If you find yourself in the market for a cell phone, but don't want to end up locked into a long-term contract - or if you find obtaining a cell phone difficult because of poor credit history or financial limitations - you may want to consider a prepaid cell phone plan. Inexpensive and convenient, prepaid plans offer low-cost cell phone service without many of the complications of more traditional service plans.
The chief advantage to a prepaid cell phone plan is the general lack of obligation. Prepaid plans require no credit check and no long-term contract - so you only pay for your cell phone service for as long as you need it. There are also generally no deposits or termination fees, and fewer of the hidden expenses that can sometimes crop up with other plans. The cell phones that come with prepaid plans also tend to be very affordable, although they may not be as feature-rich as some of the more upscale phones.
The other big advantage is the low cost - especially if you don't plan to use your phone a great deal. With a prepaid plan, there's no monthly bill - prepaid plans generally operate by a system of “credits, " wherein call minutes are paid for up front, instead of a monthly fee for a certain amount of minutes. Credits can be replenished at your leisure, often simply by calling your cell phone carrier or visiting a local dealer.
Unfortunately, while prepaid plans leave a cell phone user joyfully free of most of the complications of an individual plan, all is not wine and roses just yet. There are a few limitations to this type of plan that you should probably be aware of.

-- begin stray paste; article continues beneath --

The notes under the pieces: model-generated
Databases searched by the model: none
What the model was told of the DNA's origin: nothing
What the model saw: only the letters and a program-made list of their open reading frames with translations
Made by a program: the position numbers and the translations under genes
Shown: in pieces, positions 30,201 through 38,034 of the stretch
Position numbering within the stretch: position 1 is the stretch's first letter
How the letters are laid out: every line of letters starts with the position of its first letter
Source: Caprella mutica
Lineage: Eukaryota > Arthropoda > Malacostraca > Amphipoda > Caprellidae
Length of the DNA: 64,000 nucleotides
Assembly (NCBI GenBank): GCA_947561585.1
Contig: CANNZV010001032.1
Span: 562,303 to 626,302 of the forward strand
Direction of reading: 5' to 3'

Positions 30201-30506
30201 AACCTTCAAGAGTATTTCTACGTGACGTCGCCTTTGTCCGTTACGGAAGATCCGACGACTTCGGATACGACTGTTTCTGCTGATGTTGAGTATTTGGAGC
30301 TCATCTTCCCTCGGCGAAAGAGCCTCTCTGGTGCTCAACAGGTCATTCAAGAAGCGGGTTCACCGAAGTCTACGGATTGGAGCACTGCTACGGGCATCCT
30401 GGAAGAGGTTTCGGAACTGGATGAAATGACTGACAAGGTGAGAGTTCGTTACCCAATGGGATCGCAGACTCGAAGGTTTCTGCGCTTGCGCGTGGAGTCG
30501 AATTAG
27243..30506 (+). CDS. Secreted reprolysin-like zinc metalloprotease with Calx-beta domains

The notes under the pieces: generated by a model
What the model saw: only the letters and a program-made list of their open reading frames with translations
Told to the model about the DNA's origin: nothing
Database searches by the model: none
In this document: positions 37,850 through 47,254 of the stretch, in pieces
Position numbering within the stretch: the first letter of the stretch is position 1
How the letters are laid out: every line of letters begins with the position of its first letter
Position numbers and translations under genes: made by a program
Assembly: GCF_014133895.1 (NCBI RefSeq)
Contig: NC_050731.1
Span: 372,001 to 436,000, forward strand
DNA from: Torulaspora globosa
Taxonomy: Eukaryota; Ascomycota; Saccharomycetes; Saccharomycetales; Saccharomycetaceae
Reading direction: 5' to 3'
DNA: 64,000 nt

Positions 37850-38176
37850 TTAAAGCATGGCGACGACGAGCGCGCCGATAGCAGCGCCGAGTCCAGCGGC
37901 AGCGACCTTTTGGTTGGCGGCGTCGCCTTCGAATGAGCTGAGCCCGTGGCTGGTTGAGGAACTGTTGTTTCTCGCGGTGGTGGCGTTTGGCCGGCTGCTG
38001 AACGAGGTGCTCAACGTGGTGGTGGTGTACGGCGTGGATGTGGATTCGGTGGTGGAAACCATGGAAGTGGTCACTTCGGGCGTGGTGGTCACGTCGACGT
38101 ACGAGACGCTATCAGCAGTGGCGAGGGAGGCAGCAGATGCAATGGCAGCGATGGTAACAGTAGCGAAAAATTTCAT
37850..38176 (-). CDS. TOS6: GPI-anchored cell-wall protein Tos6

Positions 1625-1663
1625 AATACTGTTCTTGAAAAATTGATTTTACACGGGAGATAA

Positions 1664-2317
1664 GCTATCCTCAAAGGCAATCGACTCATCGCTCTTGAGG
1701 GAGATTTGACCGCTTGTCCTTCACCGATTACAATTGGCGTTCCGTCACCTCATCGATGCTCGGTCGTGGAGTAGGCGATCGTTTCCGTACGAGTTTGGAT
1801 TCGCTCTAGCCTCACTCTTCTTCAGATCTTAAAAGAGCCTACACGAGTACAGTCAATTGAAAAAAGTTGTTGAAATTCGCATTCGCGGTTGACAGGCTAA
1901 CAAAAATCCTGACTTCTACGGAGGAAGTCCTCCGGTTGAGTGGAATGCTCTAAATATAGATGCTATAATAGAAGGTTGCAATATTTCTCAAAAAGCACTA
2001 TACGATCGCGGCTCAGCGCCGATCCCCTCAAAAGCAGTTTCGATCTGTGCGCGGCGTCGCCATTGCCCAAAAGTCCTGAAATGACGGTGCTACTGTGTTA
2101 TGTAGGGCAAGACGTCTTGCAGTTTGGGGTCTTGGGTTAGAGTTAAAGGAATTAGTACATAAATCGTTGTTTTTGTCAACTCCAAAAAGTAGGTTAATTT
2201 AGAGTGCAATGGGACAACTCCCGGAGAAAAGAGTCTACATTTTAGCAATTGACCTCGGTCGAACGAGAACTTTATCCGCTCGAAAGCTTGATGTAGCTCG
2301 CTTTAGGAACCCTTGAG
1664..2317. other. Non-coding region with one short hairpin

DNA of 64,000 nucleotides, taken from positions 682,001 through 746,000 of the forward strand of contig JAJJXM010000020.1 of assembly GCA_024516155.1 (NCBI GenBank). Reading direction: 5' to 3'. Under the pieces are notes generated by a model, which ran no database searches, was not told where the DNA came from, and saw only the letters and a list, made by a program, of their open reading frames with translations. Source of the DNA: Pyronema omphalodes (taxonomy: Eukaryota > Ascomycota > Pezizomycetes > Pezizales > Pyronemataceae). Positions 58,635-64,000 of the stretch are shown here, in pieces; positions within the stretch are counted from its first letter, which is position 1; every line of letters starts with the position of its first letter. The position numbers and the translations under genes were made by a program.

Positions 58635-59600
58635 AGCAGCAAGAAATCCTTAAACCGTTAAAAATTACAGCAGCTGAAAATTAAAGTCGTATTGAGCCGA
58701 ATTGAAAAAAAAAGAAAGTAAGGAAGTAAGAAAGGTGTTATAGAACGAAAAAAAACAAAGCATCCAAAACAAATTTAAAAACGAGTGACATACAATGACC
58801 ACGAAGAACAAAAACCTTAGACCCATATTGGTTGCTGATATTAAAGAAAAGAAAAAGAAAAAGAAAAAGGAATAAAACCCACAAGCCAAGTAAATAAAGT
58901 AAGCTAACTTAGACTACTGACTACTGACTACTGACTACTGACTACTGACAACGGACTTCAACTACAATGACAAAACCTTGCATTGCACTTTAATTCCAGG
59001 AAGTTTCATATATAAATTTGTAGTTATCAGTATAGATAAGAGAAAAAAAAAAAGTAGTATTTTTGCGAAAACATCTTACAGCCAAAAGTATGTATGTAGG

While prepaid cell phone plans have no monthly bill, you will still want to keep track of the credits in your phone. As anyone who's come face-to-face with overages can tell you, cell phone minutes can sometimes sneak up on you, even if you were only planning to use your phone “for emergencies. " The last thing you'll probably want is to actually have an emergency, only to find out your phone has no credits left. In addition, some plans require credits to be replenished occasionally in order for the service to remain active - you may want to compare cell phone plans before picking one. Stay aware of how many credits you have left on your phone, and top them off if you need to.
The other drawback to a prepaid plan is the built-in expiry date. Many prepaid plans simply terminate service once the expiry date has passed - which isn't necessarily a drawback by itself, but could be rather inconvenient if you weren't expecting it. If you decide to go with a prepaid plan, simply be aware of its expiry date, as well as any hidden charges or restrictions that may apply to you, and you shouldn't have a problem.
Prepaid cell phone plans can be a great convenience if you're traveling, need an emergency phone, or just want to simplify your life.
Daniel Swensen is a freelance writer who covers websites like Wirefly .